Molecular mimicry contributes to disease processes:
In both acute and chronic disease, pathogen-associated proteins and metabolites are often identical or similar in structure to those created by their human hosts. This “molecular mimicry” or sequence homology between these proteins and metabolites can make it increasingly difficult for the human host to recognize “foreign” from “self.’ This can lead to dysfunction + signaling interference in patients with chronic disease.
Lead author: Lars Juhl Jensen, University of Copenhagen, Denmark
The database documents known interactions b/t host and viral proteins. So far it’s documented 177,425 interactions b/t 239 viruses and 319 hosts. Now, consider that most human viruses have yet to be identified/characterized (the extent of these interactions are tremendous!)
Paper highlight: “Viruses act as metabolic engineers of the cells they infect as they commandeer the cell’s protein synthesis mechanisms to replicate…thus it is important to study how their disruption of the host protein–protein interaction networks causes disease”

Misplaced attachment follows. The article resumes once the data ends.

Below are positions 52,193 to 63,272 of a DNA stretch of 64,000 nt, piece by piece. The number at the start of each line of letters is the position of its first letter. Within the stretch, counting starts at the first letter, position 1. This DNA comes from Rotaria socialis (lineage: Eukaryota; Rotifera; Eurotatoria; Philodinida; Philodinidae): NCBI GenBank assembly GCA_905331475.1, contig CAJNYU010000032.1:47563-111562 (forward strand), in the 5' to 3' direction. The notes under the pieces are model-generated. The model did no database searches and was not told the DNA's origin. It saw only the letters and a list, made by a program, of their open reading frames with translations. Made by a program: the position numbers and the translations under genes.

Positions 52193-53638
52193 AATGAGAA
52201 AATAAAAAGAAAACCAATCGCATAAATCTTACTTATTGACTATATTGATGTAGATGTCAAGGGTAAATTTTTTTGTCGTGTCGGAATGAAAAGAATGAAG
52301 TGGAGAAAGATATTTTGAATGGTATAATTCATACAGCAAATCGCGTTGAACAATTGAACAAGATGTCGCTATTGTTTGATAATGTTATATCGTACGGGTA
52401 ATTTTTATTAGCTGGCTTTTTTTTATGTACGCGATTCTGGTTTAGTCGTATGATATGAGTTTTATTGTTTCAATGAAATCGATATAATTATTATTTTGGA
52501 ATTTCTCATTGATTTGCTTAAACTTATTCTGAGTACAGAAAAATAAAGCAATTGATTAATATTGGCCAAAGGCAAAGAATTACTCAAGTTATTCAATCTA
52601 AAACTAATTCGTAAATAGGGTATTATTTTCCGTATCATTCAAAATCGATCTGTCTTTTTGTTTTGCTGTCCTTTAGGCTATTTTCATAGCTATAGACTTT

Lead author: Leonid Margolis, National Institutes of Health
The team found that viral vesicles and human extracellular vesicles (EVs) share considerable structural and functional similarity (molecular mimicry). These similarities are so extensive that it is difficult to distinguish EVs from (noninfectious) viruses. Since we now know the human virome is vast, it’s not surprising that components of our basic biology are connected to, or derived from, those of our viral inhabitants.